[Numpy-discussion] Getting C-function pointers from Python to C

Dag Sverre Seljebotn d.s.seljebotn@astro.uio...
Thu Apr 12 17:08:12 CDT 2012


On 04/12/2012 11:55 PM, Travis Oliphant wrote:
>
> On Apr 12, 2012, at 4:51 PM, Dag Sverre Seljebotn wrote:
>
>> On 04/12/2012 11:13 PM, Travis Oliphant wrote:
>>> Dag,
>>>
>>> Thanks for the link to your CEP.  This is the first time I've seen it.   You probably referenced it before, but I hadn't seen it.
>>>
>>> That CEP seems along the lines of what I was thinking of.    We can make scipy follow that CEP and NumPy as well in places that it needs function pointers.
>>>
>>> I can certainly get behind it with Numba and recommend it to SciPy (and write the scipy.integrate.quad function to support it).
>>>
>>> Thanks for the CEP.
>>
>> Great. I'll pass this message on to the Cython list and see if anybody
>> wants to provide input (but given the scope, it should be minor tweaks
>> and easy to accommodate in whatever code you write).
>>
>> You will fill in more of the holes as you implement this in Numba and
>> SciPy of course (my feeling is they will support it before Cython; let's
>> say I hope this happens within the next year).
>
> Very nice.  This will help immensely I think.    It's actually just what I was looking for.     Just to be clear, by " pad to sizeof(void*) alignment", you mean that after the first 2 bytes there are (sizeof(void*) - 2)  bytes before the first function pointer in the memory block pointed to by the PyCObject / Capsule?

You are only right if the starting address of the data is divisible by 
sizeof(void*). On 64-bit you would do something like

func_ptr = (func_ptr_t*)((char*)descriptor & 0xfffffffffffffff7) + 8)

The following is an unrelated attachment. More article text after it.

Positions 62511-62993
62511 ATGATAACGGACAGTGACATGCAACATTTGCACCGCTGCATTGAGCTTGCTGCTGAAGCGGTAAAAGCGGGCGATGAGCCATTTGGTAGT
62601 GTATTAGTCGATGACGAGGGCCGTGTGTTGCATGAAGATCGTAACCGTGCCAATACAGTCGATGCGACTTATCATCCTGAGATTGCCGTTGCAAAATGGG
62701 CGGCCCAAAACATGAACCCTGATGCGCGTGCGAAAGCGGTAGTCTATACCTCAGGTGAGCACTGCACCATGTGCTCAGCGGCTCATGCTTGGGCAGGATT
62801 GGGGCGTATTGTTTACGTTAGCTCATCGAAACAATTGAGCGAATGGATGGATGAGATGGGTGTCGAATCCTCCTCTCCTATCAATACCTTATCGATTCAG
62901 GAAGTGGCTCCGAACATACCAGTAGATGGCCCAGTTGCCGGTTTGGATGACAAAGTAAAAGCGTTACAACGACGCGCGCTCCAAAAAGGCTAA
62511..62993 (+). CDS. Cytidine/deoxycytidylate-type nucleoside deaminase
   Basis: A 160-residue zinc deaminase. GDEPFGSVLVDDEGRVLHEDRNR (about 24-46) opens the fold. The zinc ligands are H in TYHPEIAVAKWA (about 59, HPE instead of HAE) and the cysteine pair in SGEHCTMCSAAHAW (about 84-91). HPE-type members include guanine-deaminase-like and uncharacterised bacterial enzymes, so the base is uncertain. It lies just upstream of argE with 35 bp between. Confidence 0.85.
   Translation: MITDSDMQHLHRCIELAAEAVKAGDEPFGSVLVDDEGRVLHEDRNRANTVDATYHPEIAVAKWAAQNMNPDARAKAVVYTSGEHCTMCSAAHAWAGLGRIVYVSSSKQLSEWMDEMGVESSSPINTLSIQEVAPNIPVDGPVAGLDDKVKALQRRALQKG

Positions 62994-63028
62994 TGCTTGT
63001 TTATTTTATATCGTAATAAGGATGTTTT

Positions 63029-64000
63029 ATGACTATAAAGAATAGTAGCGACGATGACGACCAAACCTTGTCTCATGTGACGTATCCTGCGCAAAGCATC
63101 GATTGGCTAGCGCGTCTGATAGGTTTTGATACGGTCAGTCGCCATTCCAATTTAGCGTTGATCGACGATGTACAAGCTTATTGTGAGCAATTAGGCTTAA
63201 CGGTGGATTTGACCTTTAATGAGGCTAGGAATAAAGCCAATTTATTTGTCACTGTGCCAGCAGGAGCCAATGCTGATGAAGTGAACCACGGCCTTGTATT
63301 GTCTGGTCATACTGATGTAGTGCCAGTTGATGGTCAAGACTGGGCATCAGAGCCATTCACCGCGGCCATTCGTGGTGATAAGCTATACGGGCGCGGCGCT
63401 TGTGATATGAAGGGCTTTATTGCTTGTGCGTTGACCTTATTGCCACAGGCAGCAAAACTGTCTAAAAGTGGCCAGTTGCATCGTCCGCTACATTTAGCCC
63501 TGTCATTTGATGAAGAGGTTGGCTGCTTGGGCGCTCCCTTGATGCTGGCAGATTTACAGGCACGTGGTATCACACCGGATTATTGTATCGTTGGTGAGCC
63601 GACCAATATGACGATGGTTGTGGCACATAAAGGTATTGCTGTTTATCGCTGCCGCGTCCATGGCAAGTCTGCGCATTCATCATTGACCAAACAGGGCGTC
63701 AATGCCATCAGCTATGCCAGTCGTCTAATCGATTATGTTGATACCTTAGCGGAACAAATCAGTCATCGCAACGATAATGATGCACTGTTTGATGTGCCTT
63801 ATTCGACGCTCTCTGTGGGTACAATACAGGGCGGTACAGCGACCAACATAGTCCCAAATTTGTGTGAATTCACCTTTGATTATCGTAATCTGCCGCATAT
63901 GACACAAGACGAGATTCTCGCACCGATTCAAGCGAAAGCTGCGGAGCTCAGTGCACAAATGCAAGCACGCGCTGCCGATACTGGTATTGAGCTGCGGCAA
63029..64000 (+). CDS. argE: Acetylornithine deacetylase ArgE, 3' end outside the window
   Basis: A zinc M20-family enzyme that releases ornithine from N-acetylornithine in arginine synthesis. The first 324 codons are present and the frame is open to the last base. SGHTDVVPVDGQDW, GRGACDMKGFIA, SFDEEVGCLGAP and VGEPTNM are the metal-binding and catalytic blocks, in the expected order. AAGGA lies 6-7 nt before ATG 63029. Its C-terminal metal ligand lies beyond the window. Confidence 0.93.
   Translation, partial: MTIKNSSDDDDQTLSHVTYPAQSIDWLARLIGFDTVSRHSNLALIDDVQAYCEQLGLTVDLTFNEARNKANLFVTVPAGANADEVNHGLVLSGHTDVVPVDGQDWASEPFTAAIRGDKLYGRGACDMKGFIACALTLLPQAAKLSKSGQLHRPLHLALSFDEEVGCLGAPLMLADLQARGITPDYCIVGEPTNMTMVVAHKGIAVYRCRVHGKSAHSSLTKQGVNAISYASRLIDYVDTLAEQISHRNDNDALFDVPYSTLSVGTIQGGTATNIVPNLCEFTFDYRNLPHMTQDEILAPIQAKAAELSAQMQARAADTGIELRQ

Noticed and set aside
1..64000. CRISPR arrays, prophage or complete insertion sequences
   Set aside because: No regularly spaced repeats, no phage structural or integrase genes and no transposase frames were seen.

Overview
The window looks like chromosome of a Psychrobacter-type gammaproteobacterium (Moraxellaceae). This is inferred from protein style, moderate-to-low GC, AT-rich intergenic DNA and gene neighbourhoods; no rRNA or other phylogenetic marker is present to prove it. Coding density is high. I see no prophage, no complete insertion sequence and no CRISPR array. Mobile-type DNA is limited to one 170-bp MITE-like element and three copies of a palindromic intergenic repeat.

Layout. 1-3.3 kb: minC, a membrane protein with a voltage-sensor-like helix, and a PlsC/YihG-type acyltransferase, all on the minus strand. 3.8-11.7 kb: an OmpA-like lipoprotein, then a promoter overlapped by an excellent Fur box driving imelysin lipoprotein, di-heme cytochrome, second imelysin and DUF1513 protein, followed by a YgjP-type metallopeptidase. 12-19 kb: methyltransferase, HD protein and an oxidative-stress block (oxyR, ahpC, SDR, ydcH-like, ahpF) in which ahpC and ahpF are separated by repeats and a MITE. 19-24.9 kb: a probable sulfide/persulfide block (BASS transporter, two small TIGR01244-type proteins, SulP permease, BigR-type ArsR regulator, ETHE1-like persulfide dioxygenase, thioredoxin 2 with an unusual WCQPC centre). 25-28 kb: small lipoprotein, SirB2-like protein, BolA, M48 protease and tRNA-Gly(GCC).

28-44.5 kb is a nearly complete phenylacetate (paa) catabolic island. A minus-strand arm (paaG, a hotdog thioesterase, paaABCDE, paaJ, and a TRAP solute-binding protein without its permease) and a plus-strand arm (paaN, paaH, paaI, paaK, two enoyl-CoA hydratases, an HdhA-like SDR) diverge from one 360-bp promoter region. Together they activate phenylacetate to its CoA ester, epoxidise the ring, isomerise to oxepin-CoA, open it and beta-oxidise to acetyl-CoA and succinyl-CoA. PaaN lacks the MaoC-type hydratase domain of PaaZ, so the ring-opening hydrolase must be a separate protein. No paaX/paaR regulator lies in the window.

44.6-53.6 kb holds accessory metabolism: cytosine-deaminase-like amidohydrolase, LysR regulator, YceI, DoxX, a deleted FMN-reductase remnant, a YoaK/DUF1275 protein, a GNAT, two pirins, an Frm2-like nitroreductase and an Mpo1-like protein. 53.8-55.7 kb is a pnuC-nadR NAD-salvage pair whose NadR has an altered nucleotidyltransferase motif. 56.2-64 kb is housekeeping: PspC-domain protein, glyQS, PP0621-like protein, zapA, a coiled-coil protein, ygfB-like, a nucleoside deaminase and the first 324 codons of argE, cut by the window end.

Hmm, not sure if I like it any longer. I don't know a priori how much 
alignment really matters either on modern CPUs (but in the Cython case, 
we would like this to be somewhat competitive with compile-time binding, 
so it does merit checking I think).

Dag

>
> Thanks,
>
> -Travis
>
>
>>
>> Dag
>>
>>
>>
>>
>>>
>>> -Travis
>>>
>>>
>>>
>>>
>>>
>>> On Apr 12, 2012, at 2:08 PM, Dag Sverre Seljebotn wrote:
>>>
>>>> On 04/12/2012 07:24 PM, Nathaniel Smith wrote:
>>>>> On Wed, Apr 11, 2012 at 10:23 PM, Travis Oliphant<teoliphant@gmail.com>    wrote:
>>>>>>>> In the mean-time, I think we could do as Robert essentially suggested and just use Capsule Objects around an agreed-upon simple C-structure:
>>>>>>>>
>>>>>>>>       int   id   /* Some number that can be used as a "type-check" */
>>>>>>>>       void *func;
>>>>>>>>       char *string;
>>>>>>>>
>>>>>>>> We can then just create some nice functions to go to and from this form in NumPy ctypeslib and then use this while the Python PEP gets written and adopted.
>>>>>>>
>>>>>>> What is not clear to me is how one get from the Python callable to the
>>>>>>> capsule.
>>>>>>
>>>>>> This varies substantially based on the tool.   Numba would do it's work and create the capsule object using it's approach.   Cython would use a different approach.
>>>>>>